Along with acupuncture, the application of moxibustion is also used for treatment. Moxa is the dried form of a herb more commonly known as mugwort, whose botanical name is Artemisia vulgaris. When applied to the acupoints, its warming and invigorating properties penetrate the Skin and activate the channels. It was discovered after our ancestors discovered fire. At first they used heated rocks or hot sand, wrapped in animal skins or tree bark to form hot compresses. They then learned to ignite branches or had to warm and parts of the body that were afflicted. This progressed to the various methods of moxibustion that we use today, from applying burning moxa directly to the skin to placing mediators between the moxa and the skin, to burning it on the handle of the acupuncture needle itself. A common form of moxa used today is the moxa stick, where the compressed moxa leaf is fashioned into the shape of a cigar. The end is lit and held above the skin to warm the acupuncture point or applied directly to the needle to help the body remove blockages of energy. Both acupuncture and moxibustion have a similar effect in removing blockages in the meridian pathways.


Recordings of acupuncture and moxibustion were seen as early as the Han Dynasty (202 BC-AD 220) in Chinese history. In an ancient tomb of that era, two silk scrolls describe the earliest outlook on the theory of meridians and collaterals (called “Jing Luo” in traditional Chinese medicine). The earliest known book on traditional Chinese medicine, The Yellow Emperor’s Canon of Internal Medicine, is believed to have been compiled approximately 3,000 years ago. This book records the discussion of traditional Chinese medicine between the Yellow Emperor, who was one of China’s most legendary rulers, reigning from 2696—2598 BC, and his minister, Qi Bo. It comprises two parts: Simple Questions and Miraculous Pivot. In Miraculous Pivot, acupuncture and moxibustion are systematically described in such detail that The Classic of Acupuncture and Moxibustion.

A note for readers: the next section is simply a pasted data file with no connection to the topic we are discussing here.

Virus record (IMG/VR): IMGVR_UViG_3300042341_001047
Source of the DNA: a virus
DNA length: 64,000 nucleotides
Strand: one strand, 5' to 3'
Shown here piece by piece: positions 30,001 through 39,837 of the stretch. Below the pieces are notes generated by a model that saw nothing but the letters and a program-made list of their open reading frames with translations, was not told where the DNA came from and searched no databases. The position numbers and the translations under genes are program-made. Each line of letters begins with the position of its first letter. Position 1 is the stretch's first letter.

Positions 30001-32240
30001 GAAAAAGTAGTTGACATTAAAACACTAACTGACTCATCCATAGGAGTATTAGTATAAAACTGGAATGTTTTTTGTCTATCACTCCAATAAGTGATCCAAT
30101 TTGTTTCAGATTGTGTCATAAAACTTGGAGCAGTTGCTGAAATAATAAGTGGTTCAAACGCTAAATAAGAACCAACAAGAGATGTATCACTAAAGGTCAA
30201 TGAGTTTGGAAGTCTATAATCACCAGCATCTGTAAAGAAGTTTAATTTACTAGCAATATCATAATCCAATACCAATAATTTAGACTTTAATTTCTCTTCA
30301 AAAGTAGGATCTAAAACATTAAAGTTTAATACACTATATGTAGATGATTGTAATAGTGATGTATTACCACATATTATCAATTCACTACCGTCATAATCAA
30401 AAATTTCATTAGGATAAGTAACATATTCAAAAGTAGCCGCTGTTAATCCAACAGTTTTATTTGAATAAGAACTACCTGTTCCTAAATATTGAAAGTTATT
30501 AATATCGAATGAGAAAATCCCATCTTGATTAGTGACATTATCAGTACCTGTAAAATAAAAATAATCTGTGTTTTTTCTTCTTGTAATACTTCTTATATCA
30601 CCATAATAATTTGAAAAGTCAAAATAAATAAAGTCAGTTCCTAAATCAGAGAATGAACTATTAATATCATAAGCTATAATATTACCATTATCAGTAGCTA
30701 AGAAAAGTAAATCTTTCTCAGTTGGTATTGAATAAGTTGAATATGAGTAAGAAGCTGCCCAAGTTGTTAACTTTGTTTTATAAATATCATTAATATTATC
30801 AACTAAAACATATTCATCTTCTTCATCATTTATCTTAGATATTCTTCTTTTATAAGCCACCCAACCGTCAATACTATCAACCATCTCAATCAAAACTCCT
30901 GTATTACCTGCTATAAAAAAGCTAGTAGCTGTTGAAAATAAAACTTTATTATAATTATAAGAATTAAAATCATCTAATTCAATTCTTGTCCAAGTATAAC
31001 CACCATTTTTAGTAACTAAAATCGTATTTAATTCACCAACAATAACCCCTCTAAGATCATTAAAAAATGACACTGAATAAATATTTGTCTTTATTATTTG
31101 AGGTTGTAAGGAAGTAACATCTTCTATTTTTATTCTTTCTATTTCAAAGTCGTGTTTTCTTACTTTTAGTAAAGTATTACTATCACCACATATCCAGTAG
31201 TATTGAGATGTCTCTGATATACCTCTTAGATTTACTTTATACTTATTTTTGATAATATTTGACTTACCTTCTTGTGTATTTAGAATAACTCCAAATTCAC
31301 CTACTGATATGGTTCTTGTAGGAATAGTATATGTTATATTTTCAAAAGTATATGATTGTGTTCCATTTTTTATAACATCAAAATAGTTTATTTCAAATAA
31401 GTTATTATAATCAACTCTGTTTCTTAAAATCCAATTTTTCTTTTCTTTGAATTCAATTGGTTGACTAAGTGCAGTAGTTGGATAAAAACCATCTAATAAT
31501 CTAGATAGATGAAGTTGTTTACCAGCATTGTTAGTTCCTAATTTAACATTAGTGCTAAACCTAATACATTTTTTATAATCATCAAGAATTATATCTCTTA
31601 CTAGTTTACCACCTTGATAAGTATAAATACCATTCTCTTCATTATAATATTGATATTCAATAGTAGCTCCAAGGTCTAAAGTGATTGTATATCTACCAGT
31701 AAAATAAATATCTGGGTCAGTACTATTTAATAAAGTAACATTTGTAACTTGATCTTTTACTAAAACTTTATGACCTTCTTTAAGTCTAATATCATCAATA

Throughout the centuries, studies of the theories and methods of acupuncture and moxibustion have continued to evolve. The AB Classic of Acupuncture and Moxibustion was written by Huang Pu Mi of the Jin Dynasty in the year AD 265. He recorded the location, indications, needling and manipulation techniques, contra-indications and cautions of 349 acupuncture points. He also recorded methods of treatment for common diseases using acupuncture and moxibustion.

Several hundred years later, these acupuncture points were further verified and illustrated. In AD 1026, during the Sung Dynasty, two life-size bronze figures were created for the education and examination of acupuncturists. Copies of the bronze figures can still be found on display at many acupuncture clinics and schools, but today live models and more detailed and accurate illustrations are also used.

During the sixth century, acupuncture was introduced to Korea and Japan, and during the seventeenth century, it was introduced to Europe. However, it was not until the 1950s and 1960s that these practices were brought to Africa, and in 1975 it became legal to practice it in the United States. Just recently, due to the public’s awareness of the benefits of acupuncture and the accelerating costs of healthcare in the US, more people are looking to this very different approach to medicine, which has withstood the trials of clinical practice for thousands of years. Interest in these practices and their results is attracting medical scientists and medical practitioners from all over the world. Modern science and technology are giving new life to this ancient form of treatment, and, as a result, more people will be able to benefit from its wisdom.